European Stocks Close Steady as Lagarde Warns of New Recession
(Bloomberg) -- European equities ended little changed as encouraging earnings reports were offset by ECB President Christine Lagarde’s warning that the euro-area economy is headed for a double-dip recession.
The Stoxx 600 Index closed flat, undoing gains of as much as 0.8%. Technology stocks and other sectors more sensitive to the economy, like automakers and retail, outperformed. Real estate and energy shares were among the biggest decliners on Thursday.
The region’s equity benchmark began paring gains as the euro rallied, after the European Central Bank decided to keep interest rates and stimulus efforts unchanged. Lagarde said the euro-area economy probably contracted at the end of last year, meaning that the bloc may be headed for a double-dip recession.
“No change from the ECB is no surprise,” Neil Birrell, chief investment officer at Premier Miton Investors, said in emailed comments. “Confirmation of the Pandemic Purchase Programme and maintaining the stimulus after the December boost is good news.”
The Stoxx 600 usually reacts negatively to the euro’s strength because of the extensive presence of exporters, whose revenue in local money shrinks when the European currency gains against the greenback.
Among individual stocks, ASML Holding NV gained 3.8%, as analysts hiked their targets on the semiconductor equipment maker, while New Street upgraded the stock to buy from neutral. Bankinter SA shares rose 4.3% after the Spanish lender’s results beat estimates.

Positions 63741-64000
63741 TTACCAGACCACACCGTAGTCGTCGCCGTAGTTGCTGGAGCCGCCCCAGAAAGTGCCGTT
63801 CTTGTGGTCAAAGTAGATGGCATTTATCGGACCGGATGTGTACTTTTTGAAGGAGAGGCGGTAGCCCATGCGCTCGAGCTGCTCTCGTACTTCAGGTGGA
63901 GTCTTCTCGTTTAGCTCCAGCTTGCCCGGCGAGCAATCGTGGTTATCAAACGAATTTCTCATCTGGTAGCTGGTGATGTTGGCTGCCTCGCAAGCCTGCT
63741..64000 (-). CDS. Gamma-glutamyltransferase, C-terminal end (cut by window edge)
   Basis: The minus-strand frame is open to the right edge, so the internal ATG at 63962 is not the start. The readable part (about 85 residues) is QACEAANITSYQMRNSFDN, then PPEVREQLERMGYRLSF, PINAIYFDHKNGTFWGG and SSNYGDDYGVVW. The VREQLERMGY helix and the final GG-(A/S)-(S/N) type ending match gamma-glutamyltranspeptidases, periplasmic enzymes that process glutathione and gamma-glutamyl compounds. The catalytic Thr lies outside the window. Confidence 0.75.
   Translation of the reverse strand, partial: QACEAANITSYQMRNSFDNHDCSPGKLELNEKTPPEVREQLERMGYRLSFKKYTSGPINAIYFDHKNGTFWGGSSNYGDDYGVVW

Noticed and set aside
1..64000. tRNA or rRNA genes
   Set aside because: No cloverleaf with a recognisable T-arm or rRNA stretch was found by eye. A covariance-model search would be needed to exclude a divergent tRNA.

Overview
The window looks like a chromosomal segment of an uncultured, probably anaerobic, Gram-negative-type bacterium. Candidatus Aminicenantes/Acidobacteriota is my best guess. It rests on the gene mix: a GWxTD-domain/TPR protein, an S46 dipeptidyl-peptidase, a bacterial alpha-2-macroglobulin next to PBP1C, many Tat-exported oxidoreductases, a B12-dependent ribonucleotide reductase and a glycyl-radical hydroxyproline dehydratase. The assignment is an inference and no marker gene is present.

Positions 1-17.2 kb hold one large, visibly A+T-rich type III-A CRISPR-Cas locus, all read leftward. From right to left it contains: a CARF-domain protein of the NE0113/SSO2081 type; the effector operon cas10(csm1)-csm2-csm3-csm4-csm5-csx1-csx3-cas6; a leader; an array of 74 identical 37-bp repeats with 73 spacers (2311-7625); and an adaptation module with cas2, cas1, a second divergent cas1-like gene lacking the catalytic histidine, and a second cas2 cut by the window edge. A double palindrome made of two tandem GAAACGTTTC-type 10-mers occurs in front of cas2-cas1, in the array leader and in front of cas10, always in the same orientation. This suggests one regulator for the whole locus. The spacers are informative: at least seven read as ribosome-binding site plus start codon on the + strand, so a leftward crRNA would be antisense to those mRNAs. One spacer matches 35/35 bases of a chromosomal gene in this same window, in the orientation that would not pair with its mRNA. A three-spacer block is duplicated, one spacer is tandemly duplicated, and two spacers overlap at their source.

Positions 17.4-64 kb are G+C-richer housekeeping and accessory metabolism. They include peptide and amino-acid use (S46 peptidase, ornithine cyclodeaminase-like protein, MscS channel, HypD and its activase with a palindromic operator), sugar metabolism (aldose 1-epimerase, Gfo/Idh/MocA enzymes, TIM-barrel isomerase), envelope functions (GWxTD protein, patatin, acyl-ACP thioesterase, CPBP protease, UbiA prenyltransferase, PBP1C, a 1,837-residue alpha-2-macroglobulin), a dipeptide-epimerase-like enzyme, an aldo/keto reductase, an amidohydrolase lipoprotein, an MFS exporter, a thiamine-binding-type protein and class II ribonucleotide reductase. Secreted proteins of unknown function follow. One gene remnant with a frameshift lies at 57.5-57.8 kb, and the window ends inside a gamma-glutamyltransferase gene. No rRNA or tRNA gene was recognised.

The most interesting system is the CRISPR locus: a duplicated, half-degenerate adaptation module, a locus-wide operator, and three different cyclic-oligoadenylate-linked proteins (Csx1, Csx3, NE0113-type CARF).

But, BP Plc and Total SE retreated after oil slid, as worsening global coronavirus outbreaks suggest a long road ahead for a recovery in consumption.
Investors in European equities are mulling the outlook for the equities market as it nears a record high and as major regional economies remain in lockdown, despite the ramping up of vaccination efforts.
“We have to be constructive in terms of the backdrop to the global economy accelerating by around 5% this year -- we expect earnings to grow over 20%, which will put us back somewhere near 2019 levels,” Brian O’Reilly, head of market strategy at Mediolanum International Funds, said by phone. “And the biggest drivers of that catch-up will be the industry and sectors that were hurt last year.”
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